Did we learn from the Great Depression?

Ryan Avent over at the Economist has an interesting take on Europe’s recent economic divergence from American performance during the perpetual Euro-crisis. Avent thinks that policymakers have learned from the experience during the Great Depression; while not perfect, American growth during the last 4 years has been much better than that experienced during the early 1930’s. However, Europe, particularly in the last 2 years, has failed to keep pace with American growth. Rather than attribute this failure to a lack of economic understanding, Avent ascribes this (poor) economic performance and policymaking to Europe’s failure to create an institutional framework capable of allowing the formulation of better policy:

There are obvious parallels to the euro-area crisis. The single currency entails many of the same constraints as the gold standard. Had no lessons at all been learned from the 1930s, the euro area’s economic trajectory would surely have more closely resembled that of the Depression, perhaps made somewhat less serious by modern safety nets and mature (perhaps that’s the wrong word) democratic governments. It still might; Matt O’Brien updates the Depression story here. But today’s policymakers do know more about how not to fight crises than their 1930s counterparts. That difference in knowledge is the reason the euro area is falling hundreds of billions short of an achievable output path rather then several trillion. And so I think there might be a different and more effective way to describe what’s happening in Europe.

Let’s say that America’s output path represents “intellectual potential”. The gap between a Depression-like path for America’s economy and its actual path represents a gain attributable to the macroeconomic knowledge attained since the 1930s. I, like many others, think that the American economy could be doing even better—could in fact be operating at estimated potential. But policymakers lack an intellectual consensus on how to get there. Thus, intellectual potential.

Europe is falling short of intellectual potential. This shortfall isn’t “structural” in the usual sense; it has only emerged over the past two years or so. It could be due to a “Great Forgetting” in the euro area—a systematic loss of macroeconomic knowledge isolated to one corner of the global economy—but that seems unlikely, and the European Central Bank’s refusal to give in to liquidationism suggests the lessons of the Depression have not leaked out of Mario Draghi’s brain.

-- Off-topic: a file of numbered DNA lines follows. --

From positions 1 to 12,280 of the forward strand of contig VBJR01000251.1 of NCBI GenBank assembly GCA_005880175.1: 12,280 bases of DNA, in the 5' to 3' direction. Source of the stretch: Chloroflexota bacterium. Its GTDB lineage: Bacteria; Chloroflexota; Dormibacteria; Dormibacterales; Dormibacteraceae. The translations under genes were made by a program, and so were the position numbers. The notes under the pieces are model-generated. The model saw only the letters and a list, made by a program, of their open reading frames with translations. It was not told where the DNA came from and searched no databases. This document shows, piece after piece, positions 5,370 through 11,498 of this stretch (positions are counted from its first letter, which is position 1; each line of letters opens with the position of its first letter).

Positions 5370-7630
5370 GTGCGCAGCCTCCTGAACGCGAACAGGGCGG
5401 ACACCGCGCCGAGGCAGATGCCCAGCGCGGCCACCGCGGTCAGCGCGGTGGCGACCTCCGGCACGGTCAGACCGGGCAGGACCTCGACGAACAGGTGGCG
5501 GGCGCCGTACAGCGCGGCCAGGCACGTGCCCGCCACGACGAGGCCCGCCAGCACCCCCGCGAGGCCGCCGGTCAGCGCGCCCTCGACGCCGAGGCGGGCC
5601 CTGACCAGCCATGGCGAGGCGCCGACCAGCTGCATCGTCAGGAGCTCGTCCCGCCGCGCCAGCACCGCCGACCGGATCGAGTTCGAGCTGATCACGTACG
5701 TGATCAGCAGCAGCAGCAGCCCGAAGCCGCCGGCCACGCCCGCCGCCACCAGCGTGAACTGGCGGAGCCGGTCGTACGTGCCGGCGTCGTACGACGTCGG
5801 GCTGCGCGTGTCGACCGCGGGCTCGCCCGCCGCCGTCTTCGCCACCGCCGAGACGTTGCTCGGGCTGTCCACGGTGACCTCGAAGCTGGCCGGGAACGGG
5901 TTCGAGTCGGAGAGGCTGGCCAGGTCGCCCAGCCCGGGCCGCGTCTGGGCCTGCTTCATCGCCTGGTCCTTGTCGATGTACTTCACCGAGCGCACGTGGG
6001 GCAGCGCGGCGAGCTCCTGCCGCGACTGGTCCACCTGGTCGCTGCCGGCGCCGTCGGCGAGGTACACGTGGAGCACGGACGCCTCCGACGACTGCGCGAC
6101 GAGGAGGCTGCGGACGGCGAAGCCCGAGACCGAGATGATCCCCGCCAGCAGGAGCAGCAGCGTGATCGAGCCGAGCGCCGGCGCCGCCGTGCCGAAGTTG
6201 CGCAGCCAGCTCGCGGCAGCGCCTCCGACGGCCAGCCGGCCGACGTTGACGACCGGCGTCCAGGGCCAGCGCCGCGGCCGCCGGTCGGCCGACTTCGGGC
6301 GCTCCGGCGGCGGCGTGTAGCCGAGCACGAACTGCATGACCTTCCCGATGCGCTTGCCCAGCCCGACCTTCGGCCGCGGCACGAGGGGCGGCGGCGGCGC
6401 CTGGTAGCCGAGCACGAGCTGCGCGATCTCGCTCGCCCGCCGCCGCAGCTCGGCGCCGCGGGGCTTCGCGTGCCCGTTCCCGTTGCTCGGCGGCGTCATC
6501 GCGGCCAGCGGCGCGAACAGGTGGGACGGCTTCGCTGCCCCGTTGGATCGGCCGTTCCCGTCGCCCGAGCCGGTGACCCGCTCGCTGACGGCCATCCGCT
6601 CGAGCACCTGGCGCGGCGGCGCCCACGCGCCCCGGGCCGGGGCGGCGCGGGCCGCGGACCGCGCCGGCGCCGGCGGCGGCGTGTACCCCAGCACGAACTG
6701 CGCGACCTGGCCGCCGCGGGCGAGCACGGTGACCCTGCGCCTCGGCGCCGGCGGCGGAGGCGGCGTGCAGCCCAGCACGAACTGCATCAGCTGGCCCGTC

No, the gap instead corresponds to the euro area’s failure to implement an institutional framework capable of delivering intellectual potential.

I’m not convinced that Avent is correct here–while the ECB has generally performed just barely adequately enough to preserve the Euro, monetary policy in a recession when an economy is at the zero-lower-bound is, at best, moderately effective, and that is only when monetary policy becomes very unconventional and aggressive. The true lesson that the Great Depression and the 08 financial crisis have taught us is that at the zero-lower-bound, fiscal policy is the most effective growth stimulus. It seems fairly obvious to me that the intellectual consensus in Europe has revolved around austerity; changing the institutional framework without changing attitudes toward fiscal policy wouldn’t achieve much (unless a fiscal governance structure could be erected that took fiscal policy out of policymakers hands, to some extent, through the use of automatic stabilizer transfer payments, like unemployment benefits in the US).

The same problems that plagued Europe during the 30’s on the Gold Standard plague Europe today–capital outflows in debtor countries drive up interest rates, and countries with current account surpluses refuse to spend money, afraid of squandering their competitive advantage. To reiterate Avent’s point:

“Had no lessons at all been learned from the 1930s, the euro area’s economic trajectory would surely have more closely resembled that of the Depression, perhaps made somewhat less serious by modern safety nets and mature…democratic governments.”

The graph below is European GDP/capita–100 is set to the peak year, meaning 1929 and 2007 (via Krugman):

Sure looks to me like Europe hasn’t really learned any lessons…


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